The cast is a veritable murderers’ row of talent: Lena Horne! Richard Pryor! Michael Jackson! There are actors of immense charisma who know exactly what to do — Mabel King’s performance as Evillene the Witch is still magnetic — but then there’s Diana Ross, a woman who has given great on-screen performances but is utterly drowning in a role she had no business doing in the first place. She plays Dorothy like the child she is supposed to be, but it just seems odd coming from a 33-year-old woman. Half the time, it seems like she doesn’t want to be making the movie, which is strange given her repeated passions for the project. Mostly, she’s awkward, which feels like a good summary of the entire movie. The Wiz shines when the music plays, but so much of it is the exemplification of what happens when white-dominated Hollywood thinks it knows what blackness looks and feels like.
The Wiz remains a favorite with many fans, although it was initially a flop upon release, failing to recoup its $24 million budget (adjusted for inflation, that’s over $92 million). For lovers of the musical, it stands as a folly to misguided Hollywood dreams and that strange period where the industry tried to make musicals again. The film still left a big impact. It's the project where Quincy Jones met Michael Jackson, who played the Scarecrow, and the two went on to make three of the best albums of the 1980s. For many kids, especially in America, this remains their version of Oz.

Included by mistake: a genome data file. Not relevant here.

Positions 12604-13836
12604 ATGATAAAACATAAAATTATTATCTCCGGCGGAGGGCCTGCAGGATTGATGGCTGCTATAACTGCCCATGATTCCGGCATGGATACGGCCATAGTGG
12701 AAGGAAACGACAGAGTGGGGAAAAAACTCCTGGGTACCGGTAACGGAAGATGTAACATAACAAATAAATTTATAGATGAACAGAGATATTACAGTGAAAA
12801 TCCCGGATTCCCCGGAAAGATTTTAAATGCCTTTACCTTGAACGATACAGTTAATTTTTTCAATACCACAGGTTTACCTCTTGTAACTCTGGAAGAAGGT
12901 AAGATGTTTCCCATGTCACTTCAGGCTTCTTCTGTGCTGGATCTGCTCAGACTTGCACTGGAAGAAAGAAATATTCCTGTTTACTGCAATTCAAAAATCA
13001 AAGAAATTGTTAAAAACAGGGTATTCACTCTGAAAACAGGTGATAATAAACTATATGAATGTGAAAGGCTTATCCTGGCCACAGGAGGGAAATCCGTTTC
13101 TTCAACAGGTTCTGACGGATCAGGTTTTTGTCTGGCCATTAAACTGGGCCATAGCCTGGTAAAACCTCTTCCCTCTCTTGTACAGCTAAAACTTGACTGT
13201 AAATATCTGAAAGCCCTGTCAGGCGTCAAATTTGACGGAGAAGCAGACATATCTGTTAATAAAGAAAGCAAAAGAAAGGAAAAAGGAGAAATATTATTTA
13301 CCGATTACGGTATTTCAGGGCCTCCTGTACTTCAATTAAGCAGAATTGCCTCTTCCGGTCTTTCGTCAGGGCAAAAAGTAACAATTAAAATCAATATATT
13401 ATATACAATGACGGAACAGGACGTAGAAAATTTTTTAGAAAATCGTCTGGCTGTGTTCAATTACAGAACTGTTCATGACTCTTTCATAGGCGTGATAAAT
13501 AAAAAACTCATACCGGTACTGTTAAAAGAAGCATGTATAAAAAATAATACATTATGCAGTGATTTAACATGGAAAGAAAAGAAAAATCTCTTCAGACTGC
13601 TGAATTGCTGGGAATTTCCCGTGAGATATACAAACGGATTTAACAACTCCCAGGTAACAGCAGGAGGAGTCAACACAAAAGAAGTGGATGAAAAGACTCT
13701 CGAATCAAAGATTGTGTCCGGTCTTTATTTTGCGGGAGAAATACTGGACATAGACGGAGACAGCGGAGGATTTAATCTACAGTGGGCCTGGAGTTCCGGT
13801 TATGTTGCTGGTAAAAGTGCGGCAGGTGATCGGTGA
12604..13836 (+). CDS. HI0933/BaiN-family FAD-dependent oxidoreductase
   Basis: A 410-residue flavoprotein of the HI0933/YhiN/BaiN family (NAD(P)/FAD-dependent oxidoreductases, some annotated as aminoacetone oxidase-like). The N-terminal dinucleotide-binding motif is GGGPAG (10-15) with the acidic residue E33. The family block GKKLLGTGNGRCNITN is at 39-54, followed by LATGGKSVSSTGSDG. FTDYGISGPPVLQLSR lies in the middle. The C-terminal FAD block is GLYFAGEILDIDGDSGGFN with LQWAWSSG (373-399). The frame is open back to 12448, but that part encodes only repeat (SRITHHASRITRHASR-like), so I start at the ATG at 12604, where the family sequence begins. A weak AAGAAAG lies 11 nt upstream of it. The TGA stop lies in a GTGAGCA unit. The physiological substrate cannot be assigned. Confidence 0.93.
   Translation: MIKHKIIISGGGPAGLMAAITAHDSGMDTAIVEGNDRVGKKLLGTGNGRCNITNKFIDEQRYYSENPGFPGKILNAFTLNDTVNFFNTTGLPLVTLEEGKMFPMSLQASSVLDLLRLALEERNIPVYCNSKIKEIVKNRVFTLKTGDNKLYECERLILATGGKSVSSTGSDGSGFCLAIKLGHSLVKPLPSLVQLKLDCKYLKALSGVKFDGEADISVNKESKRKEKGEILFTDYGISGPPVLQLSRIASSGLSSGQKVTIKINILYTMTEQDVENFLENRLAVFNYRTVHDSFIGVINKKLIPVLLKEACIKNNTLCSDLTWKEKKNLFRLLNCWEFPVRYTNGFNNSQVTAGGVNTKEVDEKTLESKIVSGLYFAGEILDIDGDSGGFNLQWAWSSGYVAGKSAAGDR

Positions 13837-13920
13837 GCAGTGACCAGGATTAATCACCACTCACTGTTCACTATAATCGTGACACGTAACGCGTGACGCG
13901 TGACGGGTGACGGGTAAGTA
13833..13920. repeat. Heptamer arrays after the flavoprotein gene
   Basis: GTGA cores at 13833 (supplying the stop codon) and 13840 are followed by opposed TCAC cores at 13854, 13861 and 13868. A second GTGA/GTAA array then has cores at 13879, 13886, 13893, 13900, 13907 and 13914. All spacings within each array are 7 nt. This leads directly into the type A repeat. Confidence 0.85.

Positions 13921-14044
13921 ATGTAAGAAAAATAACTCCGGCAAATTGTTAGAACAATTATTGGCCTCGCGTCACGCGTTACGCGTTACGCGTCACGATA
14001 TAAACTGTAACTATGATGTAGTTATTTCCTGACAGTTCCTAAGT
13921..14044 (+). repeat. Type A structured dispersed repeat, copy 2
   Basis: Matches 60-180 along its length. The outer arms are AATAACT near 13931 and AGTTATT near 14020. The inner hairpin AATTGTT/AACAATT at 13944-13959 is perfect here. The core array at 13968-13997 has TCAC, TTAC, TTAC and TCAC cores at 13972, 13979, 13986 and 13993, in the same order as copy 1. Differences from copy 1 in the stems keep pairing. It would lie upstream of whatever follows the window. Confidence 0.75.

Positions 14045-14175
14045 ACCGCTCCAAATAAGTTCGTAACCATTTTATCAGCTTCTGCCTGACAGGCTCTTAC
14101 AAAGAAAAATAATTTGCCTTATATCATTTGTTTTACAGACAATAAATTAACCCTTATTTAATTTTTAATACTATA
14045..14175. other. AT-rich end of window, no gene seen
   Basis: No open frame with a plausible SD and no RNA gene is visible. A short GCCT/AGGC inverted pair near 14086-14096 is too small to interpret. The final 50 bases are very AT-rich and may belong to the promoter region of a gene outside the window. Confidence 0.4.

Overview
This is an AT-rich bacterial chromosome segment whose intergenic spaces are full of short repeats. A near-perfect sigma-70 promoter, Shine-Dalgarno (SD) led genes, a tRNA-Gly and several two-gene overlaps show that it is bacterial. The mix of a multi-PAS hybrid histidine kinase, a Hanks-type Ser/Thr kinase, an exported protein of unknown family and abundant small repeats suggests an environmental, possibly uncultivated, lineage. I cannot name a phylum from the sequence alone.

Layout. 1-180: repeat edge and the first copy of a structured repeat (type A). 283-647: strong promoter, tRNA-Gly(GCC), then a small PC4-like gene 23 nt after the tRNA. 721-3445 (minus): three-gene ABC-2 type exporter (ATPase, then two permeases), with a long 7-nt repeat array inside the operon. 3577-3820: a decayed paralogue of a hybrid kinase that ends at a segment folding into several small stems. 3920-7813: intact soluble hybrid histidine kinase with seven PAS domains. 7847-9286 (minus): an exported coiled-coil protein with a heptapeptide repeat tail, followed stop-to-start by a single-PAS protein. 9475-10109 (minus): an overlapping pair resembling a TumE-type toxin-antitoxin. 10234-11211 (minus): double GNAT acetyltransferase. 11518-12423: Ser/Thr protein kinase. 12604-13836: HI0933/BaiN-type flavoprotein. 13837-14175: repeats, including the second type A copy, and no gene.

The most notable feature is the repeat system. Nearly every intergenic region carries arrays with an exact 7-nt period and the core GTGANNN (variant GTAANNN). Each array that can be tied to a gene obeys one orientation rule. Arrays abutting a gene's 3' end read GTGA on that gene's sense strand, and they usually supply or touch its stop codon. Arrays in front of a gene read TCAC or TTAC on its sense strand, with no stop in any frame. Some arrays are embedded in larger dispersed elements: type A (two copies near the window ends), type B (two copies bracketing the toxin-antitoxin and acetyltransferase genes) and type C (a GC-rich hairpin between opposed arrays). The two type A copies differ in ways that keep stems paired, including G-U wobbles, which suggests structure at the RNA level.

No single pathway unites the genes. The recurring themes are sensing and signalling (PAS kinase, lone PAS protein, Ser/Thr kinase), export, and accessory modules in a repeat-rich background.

But the power of The Wiz remains with the musical, which finally got the adaptation it deserved when NBC produced a live television spectacular in 2015. The cast was even more impressive than the movie's, with appearances from Common, Amber Riley, Uzo Aduba, Mary J. Blige, and Queen Latifah. What made it so special was how it combined the vibrant visuals with a real sense of theatricality. It’s a musical put together by people who both love and understand musicals, which makes all the difference.
The influence of The Wiz looms large over musicals, and for a generation of black kids, that film holds a special place in their hearts. Under the harshness of hindsight, it doesn’t hold up in the slightest, but what is nostalgia if not the ultimate return to what feels like home?